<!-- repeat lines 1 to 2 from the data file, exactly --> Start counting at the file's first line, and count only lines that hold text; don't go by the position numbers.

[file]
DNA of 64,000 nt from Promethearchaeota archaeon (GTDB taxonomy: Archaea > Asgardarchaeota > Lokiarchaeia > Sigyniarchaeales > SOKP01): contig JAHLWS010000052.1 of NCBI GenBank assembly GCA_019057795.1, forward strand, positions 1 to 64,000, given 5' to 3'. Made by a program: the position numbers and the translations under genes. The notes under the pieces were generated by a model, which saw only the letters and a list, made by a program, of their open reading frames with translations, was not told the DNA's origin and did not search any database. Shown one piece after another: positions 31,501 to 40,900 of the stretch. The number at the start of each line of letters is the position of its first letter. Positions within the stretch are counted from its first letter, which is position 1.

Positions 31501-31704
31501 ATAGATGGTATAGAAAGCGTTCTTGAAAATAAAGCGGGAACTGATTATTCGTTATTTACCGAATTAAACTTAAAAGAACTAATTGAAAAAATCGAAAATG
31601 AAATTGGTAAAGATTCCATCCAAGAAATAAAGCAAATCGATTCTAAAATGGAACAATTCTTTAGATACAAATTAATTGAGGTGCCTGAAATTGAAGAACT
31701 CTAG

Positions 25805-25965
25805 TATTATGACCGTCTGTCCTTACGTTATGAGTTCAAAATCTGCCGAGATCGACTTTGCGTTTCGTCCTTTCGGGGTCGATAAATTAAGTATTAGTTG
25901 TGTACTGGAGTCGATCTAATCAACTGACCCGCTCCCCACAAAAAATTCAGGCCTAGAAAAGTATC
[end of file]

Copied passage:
DNA of 64,000 nt from Promethearchaeota archaeon (GTDB taxonomy: Archaea > Asgardarchaeota > Lokiarchaeia > Sigyniarchaeales > SOKP01): contig JAHLWS010000052.1 of NCBI GenBank assembly GCA_019057795.1, forward strand, positions 1 to 64,000, given 5' to 3'. Made by a program: the position numbers and the translations under genes. The notes under the pieces were generated by a model, which saw only the letters and a list, made by a program, of their open reading frames with translations, was not told the DNA's origin and did not search any database. Shown one piece after another: positions 31,501 to 40,900 of the stretch. The number at the start of each line of letters is the position of its first letter. Positions within the stretch are counted from its first letter, which is position 1.

Positions 31501-31704